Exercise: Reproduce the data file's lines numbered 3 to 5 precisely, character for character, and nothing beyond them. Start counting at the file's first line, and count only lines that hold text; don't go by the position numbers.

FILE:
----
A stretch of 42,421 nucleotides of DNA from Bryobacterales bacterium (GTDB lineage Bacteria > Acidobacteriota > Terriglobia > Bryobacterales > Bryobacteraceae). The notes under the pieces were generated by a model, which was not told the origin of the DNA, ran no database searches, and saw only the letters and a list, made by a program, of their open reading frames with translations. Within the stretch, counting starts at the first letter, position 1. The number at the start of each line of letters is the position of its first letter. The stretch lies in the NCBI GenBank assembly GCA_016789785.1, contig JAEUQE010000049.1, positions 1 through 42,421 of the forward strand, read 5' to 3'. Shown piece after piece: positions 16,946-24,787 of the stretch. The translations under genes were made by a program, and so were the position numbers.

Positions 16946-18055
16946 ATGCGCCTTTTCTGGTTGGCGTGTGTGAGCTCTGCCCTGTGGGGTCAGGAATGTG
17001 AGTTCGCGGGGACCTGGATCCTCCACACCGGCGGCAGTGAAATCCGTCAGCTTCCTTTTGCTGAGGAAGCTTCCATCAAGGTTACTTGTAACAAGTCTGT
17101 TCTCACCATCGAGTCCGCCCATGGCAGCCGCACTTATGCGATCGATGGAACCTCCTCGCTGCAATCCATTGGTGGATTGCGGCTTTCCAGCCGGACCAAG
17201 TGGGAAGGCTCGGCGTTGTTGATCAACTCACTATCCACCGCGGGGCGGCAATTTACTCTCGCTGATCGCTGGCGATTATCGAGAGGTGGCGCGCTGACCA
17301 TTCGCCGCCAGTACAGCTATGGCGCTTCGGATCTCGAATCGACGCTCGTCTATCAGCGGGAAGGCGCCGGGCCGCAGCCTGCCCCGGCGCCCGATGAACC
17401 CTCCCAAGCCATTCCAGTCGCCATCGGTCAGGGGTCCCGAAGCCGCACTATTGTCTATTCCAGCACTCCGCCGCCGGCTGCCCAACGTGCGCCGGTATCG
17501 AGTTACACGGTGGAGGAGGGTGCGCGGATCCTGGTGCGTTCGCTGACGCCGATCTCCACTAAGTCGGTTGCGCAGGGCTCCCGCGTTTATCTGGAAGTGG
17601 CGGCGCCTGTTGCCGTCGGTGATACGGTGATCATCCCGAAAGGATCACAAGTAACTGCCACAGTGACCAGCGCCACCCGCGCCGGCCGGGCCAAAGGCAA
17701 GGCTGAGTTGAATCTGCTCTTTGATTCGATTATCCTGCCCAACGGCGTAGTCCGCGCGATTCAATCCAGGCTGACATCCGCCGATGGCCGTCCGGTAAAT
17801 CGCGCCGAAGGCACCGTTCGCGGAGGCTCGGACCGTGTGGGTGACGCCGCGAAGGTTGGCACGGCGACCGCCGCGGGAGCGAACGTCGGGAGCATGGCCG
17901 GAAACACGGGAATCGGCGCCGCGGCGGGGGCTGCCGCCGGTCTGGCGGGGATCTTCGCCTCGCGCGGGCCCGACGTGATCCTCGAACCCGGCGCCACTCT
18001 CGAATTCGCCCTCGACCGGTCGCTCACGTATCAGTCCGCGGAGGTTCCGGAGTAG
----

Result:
16946 ATGCGCCTTTTCTGGTTGGCGTGTGTGAGCTCTGCCCTGTGGGGTCAGGAATGTG
17001 AGTTCGCGGGGACCTGGATCCTCCACACCGGCGGCAGTGAAATCCGTCAGCTTCCTTTTGCTGAGGAAGCTTCCATCAAGGTTACTTGTAACAAGTCTGT
17101 TCTCACCATCGAGTCCGCCCATGGCAGCCGCACTTATGCGATCGATGGAACCTCCTCGCTGCAATCCATTGGTGGATTGCGGCTTTCCAGCCGGACCAAG